Blog
About

9
views
0
recommends
+1 Recommend
0 collections
    0
    shares
      • Record: found
      • Abstract: found
      • Article: not found

      Patterns of survival in lymphoplasmacytic lymphoma/Waldenström macroglobulinemia: a population-based study of 1,555 patients diagnosed in Sweden from 1980 to 2005.

      American Journal of Hematology

      mortality, Adult, drug therapy, diagnosis, Waldenstrom Macroglobulinemia, Time Factors, epidemiology, Sweden, Survival Rate, Retrospective Studies, Middle Aged, Male, Humans, Female, Disease-Free Survival, administration & dosage, Antineoplastic Agents, Aged, 80 and over, Aged, Age Factors

      Read this article at

      ScienceOpenPublisherPubMed
      Bookmark
          There is no author summary for this article yet. Authors can add summaries to their articles on ScienceOpen to make them more accessible to a non-specialist audience.

          Abstract

          Clinical management of lymphoplasmacytic lymphoma (LPL)/Waldenström macroglobulinemia (WM) has changed considerably over recent years, reflected in the use of new therapeutic agents (purine analogs, monoclonal antibodies, thalidomide- and bortezomib-based therapies). No population-based studies and few randomized trials have been performed to assess survival in newly diagnosed LPL/WM. We performed a large population-based study in Sweden including 1,555 LPL/WM patients diagnosed from 1980 to 2005. Relative survival ratios (RSRs) and excess mortality rate ratios (EMRR) were computed as measures of survival. Survival of LPL/WM patients has improved significantly (P = 0.007) over time with 5-year RSR = 0.57 (95% confidence interval [CI] 0.46-0.68), 0.65 (0.57-0.73), 0.74 (0.68-0.80), 0.72 (0.66-0.77), and 0.78 (0.71-0.85) for patients diagnosed during the calendar periods 1980-1985, 1986-1990, 1991-1995, 1996-2000, and 2001-2005, respectively. Improvement in 1- and 5-year relative survival was found in all age groups and for LPL and WM separately. Patients with WM had lower excess mortality compared to LPL (EMRR = 0.38; 95% CI 0.30-0.48). Older age at diagnosis was associated with a poorer survival (P < 0.001). Taken together, we found a significant improvement in survival in LPL/WM over time. Despite this progress, new effective agents with a more favourable toxicity profile are needed to further improve survival in LPL/WM, especially in the elderly. Copyright © 2012 Wiley Periodicals, Inc.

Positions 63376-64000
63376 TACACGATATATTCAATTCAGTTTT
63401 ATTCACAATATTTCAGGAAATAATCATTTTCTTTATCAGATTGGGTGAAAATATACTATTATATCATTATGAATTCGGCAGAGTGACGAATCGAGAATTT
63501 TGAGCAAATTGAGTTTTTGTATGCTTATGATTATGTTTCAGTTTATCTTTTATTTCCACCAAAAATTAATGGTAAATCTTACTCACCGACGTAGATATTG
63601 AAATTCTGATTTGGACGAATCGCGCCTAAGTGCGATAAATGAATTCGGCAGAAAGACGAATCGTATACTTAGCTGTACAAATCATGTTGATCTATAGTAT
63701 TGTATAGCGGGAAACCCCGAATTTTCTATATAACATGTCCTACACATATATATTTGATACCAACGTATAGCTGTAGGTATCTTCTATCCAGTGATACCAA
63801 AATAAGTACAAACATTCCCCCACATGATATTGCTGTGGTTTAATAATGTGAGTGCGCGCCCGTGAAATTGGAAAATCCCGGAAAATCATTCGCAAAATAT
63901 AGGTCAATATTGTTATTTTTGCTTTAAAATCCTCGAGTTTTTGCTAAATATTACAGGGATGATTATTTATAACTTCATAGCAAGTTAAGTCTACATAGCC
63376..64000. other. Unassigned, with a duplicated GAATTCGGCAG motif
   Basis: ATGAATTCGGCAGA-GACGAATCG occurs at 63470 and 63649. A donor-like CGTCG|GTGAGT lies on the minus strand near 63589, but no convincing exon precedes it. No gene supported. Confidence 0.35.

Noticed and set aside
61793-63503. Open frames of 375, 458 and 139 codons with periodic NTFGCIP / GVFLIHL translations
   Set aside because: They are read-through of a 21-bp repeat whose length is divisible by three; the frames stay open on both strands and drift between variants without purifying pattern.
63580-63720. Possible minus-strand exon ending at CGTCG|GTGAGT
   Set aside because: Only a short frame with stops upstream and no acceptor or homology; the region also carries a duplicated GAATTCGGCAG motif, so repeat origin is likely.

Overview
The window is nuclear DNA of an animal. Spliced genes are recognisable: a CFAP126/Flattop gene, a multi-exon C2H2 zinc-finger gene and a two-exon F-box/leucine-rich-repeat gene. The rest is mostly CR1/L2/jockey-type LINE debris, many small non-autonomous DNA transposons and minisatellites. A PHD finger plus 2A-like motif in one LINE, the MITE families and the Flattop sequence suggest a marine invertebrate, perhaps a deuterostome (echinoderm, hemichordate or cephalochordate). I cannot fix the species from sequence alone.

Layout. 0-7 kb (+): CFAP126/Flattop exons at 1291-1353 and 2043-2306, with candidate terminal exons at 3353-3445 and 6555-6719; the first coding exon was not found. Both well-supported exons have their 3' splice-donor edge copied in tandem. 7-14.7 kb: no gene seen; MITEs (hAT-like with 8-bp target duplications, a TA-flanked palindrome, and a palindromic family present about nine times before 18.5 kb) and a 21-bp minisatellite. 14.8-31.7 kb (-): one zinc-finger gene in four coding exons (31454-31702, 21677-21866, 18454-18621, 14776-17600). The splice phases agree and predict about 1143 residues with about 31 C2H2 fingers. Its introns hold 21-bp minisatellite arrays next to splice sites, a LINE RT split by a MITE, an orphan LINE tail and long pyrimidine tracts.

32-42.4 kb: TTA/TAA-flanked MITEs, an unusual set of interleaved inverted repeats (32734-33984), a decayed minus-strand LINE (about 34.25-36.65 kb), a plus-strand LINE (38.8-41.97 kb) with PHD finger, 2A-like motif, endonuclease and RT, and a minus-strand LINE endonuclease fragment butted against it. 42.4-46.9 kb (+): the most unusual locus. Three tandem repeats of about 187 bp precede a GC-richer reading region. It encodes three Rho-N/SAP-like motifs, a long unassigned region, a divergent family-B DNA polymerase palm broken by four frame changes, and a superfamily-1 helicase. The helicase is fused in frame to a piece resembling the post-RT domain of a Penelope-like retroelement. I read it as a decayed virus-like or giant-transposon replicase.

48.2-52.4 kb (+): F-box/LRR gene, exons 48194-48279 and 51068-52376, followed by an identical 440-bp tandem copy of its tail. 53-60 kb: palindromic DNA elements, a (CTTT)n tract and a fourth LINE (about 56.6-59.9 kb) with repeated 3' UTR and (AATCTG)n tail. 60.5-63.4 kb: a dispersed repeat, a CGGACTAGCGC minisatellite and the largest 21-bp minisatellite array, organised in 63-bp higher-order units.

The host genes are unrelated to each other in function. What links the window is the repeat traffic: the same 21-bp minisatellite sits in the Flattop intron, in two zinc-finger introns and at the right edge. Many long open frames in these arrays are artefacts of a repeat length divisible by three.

Related collections

          Author and article information

          Journal
          10.1002/ajh.23351
          23165980

          Comments

          Comment on this article